Rajoy, in a speech before supporters today, scolded Sánchez for wasting time.

04-03-2016Juan Medina

Acting prime minister Mariano Rajoy today renewed his push for a coalition between his Partido Popular (PP) and PSOE after their leader Pedro Sánchez failed to win the backing of parliament to form a government.

The parties have been in negotiations to form a government since the December general election. Businesses and investors have so far remained calm about the deadlock, but new elections would raise the risk that Spain’s economic growth, one of the highest rates in the European Union, might be affected by the political impasse.

Podemos has sworn to vote against any coalition which includes the PP, while Sánchez has said repeatedly that he would not support any pact which would allow Rajoy to return to power.

Rajoy, in a speech before supporters today, scolded Sánchez for wasting time on a coalition which lacked enough seats to win the necessary support and called on the PSOE leader to join the PP for a new government or stand aside.

“This coalition would respect the will of the people. The first and the second (parties) plus, if we like, the fourth. Our offer is still there, and if you don’t like it, let the party which won govern,” Rajoy said.

Meanwhile, PSOE and Ciudadanos (C's), who together mustered 130 of the 350 votes, which were well short of either an absolute or simple majority, are planning on entering into joint negotiations with other parties. They are still hopeful that their pact for reform will, subject to amendment, be powerful enough to bring in other parties. They do not believe the investiture attempt was a waste of time, as the pact will be at the heart of renewed contacts. Juan Carlos Girauta of the C's said yesterday that there will not be any "horse-trading" but an attempt to arrive at agreement by which there will be a government for everyone. He was, nevertheless, non-commital about any discussions with the PP.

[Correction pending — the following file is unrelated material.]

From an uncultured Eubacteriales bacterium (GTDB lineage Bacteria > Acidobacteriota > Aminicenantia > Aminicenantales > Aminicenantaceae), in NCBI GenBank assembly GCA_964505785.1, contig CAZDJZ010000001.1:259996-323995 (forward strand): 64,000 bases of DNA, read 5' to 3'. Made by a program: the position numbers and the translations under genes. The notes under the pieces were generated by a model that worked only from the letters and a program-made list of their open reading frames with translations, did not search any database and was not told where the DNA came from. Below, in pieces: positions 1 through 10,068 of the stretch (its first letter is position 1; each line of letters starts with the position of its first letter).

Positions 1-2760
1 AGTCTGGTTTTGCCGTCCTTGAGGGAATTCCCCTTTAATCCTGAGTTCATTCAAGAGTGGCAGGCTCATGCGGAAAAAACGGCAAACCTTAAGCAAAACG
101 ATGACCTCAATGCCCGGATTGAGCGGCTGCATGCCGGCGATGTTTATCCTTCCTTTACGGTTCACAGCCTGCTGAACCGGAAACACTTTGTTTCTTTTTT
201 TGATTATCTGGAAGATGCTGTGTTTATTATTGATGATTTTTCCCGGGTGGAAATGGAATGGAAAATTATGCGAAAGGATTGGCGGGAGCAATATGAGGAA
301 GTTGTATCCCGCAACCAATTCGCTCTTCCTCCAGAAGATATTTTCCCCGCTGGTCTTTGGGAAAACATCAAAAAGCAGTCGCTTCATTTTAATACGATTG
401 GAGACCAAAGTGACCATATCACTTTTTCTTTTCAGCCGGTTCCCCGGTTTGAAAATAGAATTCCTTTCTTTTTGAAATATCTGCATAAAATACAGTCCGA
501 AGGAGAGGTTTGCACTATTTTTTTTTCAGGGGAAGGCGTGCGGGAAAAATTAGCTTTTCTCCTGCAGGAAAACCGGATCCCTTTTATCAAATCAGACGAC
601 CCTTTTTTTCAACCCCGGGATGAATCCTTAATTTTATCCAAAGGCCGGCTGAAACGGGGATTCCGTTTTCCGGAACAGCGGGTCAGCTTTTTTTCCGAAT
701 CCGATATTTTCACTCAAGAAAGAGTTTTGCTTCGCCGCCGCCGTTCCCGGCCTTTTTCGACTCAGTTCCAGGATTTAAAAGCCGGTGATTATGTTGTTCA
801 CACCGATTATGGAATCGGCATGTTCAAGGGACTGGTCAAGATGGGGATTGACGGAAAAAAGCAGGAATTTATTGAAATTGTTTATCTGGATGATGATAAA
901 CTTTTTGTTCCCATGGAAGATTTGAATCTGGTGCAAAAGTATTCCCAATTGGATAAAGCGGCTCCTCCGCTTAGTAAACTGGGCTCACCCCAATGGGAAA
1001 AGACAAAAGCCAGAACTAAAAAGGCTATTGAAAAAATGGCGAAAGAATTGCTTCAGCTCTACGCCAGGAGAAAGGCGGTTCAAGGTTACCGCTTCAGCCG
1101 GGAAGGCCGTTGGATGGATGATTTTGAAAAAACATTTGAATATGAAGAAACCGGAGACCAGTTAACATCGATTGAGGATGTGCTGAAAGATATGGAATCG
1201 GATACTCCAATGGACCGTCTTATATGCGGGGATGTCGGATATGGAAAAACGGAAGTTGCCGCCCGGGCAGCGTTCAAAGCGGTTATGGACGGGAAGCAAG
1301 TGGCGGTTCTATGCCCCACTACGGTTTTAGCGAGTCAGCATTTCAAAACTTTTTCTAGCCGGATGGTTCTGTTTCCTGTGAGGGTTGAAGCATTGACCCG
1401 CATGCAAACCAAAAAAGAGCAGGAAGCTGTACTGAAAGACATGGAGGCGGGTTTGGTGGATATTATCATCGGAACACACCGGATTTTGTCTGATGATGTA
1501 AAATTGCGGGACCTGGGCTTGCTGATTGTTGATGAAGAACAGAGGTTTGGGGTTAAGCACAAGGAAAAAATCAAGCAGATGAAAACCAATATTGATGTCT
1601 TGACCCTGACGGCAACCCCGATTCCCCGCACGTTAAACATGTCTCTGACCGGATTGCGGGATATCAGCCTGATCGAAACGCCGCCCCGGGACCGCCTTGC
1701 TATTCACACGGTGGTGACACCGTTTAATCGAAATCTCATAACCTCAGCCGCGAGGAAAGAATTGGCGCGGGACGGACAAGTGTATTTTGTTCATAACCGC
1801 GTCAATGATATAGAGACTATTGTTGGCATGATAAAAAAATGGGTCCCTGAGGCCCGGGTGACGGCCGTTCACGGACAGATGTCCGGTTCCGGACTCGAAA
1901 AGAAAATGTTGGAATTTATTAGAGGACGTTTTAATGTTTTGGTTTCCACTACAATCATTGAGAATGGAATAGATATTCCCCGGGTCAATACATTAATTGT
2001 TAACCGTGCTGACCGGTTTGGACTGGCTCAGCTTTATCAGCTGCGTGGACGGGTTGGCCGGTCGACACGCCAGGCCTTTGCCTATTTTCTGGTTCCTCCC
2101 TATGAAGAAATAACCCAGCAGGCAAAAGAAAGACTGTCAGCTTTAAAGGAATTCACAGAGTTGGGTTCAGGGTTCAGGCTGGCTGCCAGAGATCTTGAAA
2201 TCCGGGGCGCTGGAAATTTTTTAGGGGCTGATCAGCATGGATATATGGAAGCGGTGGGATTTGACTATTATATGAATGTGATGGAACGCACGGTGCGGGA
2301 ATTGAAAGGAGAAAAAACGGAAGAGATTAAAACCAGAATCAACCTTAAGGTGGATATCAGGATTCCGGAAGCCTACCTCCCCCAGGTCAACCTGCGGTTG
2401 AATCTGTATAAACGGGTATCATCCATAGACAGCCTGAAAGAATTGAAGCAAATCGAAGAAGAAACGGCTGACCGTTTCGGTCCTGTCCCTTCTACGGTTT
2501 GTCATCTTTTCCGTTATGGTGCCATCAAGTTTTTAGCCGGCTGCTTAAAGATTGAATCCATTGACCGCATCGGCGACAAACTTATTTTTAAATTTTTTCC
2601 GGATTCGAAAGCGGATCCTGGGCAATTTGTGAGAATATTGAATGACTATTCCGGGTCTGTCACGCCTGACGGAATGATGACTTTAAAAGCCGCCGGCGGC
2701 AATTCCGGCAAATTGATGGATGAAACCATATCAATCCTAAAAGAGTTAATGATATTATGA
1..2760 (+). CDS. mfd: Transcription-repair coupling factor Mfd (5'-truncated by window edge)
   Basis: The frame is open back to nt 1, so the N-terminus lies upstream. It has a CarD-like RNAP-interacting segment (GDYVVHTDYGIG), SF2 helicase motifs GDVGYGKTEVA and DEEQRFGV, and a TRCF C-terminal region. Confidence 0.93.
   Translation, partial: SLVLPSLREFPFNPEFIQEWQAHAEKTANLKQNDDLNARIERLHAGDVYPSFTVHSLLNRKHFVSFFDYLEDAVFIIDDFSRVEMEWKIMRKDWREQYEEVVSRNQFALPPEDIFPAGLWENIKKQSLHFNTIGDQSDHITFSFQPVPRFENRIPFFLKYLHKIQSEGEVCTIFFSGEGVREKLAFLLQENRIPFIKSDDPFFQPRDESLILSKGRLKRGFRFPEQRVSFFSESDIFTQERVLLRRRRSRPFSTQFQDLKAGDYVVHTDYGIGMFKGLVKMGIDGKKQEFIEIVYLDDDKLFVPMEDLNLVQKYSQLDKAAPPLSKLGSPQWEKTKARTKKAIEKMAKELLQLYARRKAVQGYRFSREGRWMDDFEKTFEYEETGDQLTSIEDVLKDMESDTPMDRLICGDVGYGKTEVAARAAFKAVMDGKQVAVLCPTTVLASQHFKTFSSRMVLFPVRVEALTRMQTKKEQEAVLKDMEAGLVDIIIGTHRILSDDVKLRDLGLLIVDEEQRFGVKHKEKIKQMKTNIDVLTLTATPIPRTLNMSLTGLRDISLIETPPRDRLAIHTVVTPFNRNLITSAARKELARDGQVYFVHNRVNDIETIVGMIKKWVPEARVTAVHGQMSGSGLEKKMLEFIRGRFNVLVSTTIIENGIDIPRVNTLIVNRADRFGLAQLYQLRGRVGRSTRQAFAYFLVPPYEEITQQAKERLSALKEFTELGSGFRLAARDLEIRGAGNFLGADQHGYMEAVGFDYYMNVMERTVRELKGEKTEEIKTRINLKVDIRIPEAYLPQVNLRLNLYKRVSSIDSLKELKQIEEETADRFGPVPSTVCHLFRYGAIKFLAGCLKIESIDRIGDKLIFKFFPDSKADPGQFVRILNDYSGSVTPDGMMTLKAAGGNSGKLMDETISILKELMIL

Some key sticking-points to any agreement will be those raised during the two investiture debates. The C's are still insisting on there being respect for the Constitution and national integrity. In other words, they remain adamant in opposing any move on independence by Catalonia, a matter which caused a great deal of the tension during the debates.

For PSOE, its spokesperson, Antonio Hernando, believed that the pact with the C's will allow for its enrichment through dialogue and involvement of other parties. He ruled out any governmental solution which would mean Mariano Rajoy remaining at the head of the government. He also said that Pedro Sánchez would continue to be the candidate for prime minister.

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